Margulies is the center of "The Good Wife," naturally enough, and she is very good. The two time Emmy winner — in 1995 for "E.R." and in 2011 for "The Good Wife" — has appeared on local stages along the way, most notably in Jon Robin Baitz's 2001 Ten Unknowns at the Newhouse (with Donald Sutherland and Denis O'Hare) and in the shortlived 2006 Festen at the Music Box.

Margulies needs to be good, as she is up against two of Broadway's top scene-stealers. Baranski is, I suppose, more or less playing Baranski here, but how delicious she is! One of those masters of the half-raised eyebrow and the sidelong glance, she is difficult to look away from. If Baranski is doing what Baranski does so well, the equally adept Cumming is giving a performance very much unlike what we've seen from him on stage. There's something exceedingly droll and Clifton Webbish about this canny political handler. The character is well-written, yes, but Cumming adds a lot to the proceedings.

The other stars are very good, especially Matt Czuchry as a young lawyer and Archie Panjabi as an in-house investigator who is the diametrical opposite of Perry Mason's Paul Drake. Both are always watchable, and Panjabi has earned an Emmy for her efforts. The fourth season, though, was all but overrun by Nathan Lane playing a bankruptcy trustee for nine episodes. Lane, like Cumming, is startlingly good.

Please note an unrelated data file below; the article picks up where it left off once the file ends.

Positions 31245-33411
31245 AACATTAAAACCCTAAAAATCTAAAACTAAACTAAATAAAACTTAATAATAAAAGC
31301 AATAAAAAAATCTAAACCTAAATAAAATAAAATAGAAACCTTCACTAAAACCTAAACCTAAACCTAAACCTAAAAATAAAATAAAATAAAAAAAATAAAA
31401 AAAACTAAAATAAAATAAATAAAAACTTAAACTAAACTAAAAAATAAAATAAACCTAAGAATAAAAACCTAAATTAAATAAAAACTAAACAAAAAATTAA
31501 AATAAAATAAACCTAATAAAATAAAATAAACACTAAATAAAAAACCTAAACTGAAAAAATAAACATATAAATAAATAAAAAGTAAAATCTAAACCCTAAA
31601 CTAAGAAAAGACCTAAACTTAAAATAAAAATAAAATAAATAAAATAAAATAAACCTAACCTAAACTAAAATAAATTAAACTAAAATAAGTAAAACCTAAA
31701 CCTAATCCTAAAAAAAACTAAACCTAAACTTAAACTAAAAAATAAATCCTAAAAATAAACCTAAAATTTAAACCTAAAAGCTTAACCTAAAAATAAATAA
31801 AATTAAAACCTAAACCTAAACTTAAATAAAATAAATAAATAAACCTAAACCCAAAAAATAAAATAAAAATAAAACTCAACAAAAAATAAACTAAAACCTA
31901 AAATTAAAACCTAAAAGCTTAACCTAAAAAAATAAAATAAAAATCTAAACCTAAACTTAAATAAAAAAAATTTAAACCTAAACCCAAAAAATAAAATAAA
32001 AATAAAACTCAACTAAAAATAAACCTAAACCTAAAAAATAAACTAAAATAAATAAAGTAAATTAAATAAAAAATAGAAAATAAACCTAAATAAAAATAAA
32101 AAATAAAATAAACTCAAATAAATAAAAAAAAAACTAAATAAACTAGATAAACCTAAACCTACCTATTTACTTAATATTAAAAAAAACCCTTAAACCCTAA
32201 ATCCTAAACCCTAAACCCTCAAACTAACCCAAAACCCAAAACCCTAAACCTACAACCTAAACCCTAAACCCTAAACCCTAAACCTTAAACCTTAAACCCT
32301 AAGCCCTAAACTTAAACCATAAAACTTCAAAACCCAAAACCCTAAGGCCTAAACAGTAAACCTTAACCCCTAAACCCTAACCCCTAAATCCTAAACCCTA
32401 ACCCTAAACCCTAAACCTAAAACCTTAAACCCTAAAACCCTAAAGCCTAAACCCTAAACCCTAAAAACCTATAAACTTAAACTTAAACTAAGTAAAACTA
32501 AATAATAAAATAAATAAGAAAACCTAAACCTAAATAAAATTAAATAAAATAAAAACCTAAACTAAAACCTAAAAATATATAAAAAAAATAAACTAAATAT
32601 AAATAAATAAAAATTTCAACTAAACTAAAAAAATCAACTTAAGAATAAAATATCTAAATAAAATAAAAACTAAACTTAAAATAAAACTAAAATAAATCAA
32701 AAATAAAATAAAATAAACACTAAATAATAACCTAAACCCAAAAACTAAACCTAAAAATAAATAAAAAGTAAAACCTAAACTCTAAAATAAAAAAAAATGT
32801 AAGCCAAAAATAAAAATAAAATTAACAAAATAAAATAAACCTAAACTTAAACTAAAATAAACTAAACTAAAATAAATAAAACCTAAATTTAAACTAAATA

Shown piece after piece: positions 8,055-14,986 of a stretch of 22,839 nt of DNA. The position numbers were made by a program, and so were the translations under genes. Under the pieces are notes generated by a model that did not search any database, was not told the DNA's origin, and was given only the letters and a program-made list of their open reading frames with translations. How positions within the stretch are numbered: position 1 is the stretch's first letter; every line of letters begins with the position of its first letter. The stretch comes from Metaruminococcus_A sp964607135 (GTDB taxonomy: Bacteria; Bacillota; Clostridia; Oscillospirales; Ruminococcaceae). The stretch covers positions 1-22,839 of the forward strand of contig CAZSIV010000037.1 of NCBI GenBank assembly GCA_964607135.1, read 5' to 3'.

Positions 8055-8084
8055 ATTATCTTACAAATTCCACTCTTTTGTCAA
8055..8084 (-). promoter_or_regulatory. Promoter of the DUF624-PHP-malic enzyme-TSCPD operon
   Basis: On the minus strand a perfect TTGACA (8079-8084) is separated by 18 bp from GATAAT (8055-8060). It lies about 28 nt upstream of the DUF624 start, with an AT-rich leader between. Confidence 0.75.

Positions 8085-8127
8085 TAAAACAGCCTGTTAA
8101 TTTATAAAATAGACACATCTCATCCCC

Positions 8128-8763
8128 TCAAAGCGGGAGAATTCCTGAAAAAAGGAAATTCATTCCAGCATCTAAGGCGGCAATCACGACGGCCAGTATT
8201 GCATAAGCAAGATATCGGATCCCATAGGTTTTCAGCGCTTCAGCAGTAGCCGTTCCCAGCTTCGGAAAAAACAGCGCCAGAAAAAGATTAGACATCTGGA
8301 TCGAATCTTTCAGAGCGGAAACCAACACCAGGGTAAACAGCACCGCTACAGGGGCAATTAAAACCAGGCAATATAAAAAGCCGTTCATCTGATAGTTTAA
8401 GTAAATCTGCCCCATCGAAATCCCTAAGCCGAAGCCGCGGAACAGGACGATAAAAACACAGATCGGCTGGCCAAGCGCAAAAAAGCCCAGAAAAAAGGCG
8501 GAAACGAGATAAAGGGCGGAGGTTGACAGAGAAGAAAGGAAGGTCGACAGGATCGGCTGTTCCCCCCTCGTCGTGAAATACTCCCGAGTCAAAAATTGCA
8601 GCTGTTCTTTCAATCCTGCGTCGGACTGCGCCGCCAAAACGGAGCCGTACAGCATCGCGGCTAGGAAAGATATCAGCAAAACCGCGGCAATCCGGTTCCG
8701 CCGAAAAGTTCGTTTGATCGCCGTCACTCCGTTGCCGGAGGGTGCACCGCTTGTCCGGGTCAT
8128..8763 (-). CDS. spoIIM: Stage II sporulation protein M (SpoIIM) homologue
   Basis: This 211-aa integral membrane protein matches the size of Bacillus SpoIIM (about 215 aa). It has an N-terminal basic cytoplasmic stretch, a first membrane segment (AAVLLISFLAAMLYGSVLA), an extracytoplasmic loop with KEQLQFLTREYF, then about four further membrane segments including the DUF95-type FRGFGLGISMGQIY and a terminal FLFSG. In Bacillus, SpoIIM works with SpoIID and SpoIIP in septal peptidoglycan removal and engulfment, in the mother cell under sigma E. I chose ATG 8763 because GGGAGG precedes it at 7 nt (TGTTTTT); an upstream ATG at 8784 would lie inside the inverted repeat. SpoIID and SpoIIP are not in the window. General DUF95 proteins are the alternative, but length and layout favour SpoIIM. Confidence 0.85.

Otherwise, "The Good Wife" — created by Robert King and Michelle King — is overrun with fine actors given the opportunity, and the lines, to act up their own storms. The recurring cast includes Stockard Channing as Alicia's trouble-making mother; Mary Beth Peil as Peter's mother; Dylan Baker as a problematic client; and Carrie Preston and Kristin Chenoweth as outside lawyers. Michael J. Fox is an opposing lawyer, too, and does some powerful acting in two episodes. A hidden weapon is Zach Grenier, as a slimy partner at the law firm. Grenier is one of those familiar character men who always do a good job; his top-notch stage work includes a Tony-nominated turn opposite Jane Fonda in 33 Variations.